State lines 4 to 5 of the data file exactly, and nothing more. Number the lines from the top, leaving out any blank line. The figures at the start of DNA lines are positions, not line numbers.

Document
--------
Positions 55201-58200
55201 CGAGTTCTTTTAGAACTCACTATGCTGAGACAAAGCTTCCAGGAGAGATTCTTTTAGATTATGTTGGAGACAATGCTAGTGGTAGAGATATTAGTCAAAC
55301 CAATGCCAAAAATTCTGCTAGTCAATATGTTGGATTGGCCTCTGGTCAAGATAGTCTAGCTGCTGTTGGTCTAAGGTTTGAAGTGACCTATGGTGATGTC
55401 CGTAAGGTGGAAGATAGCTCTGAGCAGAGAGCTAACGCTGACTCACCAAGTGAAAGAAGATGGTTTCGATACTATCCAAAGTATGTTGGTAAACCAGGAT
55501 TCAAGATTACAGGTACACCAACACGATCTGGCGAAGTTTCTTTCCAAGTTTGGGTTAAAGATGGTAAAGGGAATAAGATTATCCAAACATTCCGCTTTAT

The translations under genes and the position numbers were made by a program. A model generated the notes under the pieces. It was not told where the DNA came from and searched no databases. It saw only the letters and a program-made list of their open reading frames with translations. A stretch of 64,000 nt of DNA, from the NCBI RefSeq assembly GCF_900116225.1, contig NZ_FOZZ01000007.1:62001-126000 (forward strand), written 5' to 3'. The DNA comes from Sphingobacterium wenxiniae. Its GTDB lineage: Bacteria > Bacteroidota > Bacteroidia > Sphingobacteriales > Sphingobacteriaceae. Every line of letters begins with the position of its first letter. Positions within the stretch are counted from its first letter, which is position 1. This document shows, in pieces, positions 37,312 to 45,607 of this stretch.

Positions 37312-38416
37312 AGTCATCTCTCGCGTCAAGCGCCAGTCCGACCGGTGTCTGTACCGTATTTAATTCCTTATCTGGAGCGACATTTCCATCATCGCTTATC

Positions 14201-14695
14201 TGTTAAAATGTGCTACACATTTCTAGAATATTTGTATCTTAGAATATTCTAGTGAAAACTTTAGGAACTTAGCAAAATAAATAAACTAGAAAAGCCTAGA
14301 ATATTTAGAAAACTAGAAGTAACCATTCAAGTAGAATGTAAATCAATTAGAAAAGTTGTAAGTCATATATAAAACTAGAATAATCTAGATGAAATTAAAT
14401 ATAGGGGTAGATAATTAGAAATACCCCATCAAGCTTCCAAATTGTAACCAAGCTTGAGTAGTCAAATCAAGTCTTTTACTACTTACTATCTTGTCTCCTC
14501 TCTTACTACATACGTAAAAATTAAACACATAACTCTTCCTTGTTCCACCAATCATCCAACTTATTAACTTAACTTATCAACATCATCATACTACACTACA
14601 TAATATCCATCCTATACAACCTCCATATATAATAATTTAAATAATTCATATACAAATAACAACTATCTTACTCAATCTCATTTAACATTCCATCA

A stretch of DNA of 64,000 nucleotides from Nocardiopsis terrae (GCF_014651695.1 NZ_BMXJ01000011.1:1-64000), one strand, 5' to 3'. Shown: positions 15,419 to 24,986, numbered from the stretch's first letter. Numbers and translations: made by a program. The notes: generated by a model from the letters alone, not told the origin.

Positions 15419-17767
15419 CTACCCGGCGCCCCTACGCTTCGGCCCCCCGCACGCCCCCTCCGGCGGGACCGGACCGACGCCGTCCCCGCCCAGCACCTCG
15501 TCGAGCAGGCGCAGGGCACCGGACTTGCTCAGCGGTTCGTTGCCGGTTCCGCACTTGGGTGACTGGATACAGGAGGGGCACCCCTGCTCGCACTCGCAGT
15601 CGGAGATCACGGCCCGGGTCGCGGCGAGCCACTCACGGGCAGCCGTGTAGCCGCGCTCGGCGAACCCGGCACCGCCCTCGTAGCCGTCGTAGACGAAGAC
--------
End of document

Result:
55401 CGTAAGGTGGAAGATAGCTCTGAGCAGAGAGCTAACGCTGACTCACCAAGTGAAAGAAGATGGTTTCGATACTATCCAAAGTATGTTGGTAAACCAGGAT
55501 TCAAGATTACAGGTACACCAACACGATCTGGCGAAGTTTCTTTCCAAGTTTGGGTTAAAGATGGTAAAGGGAATAAGATTATCCAAACATTCCGCTTTAT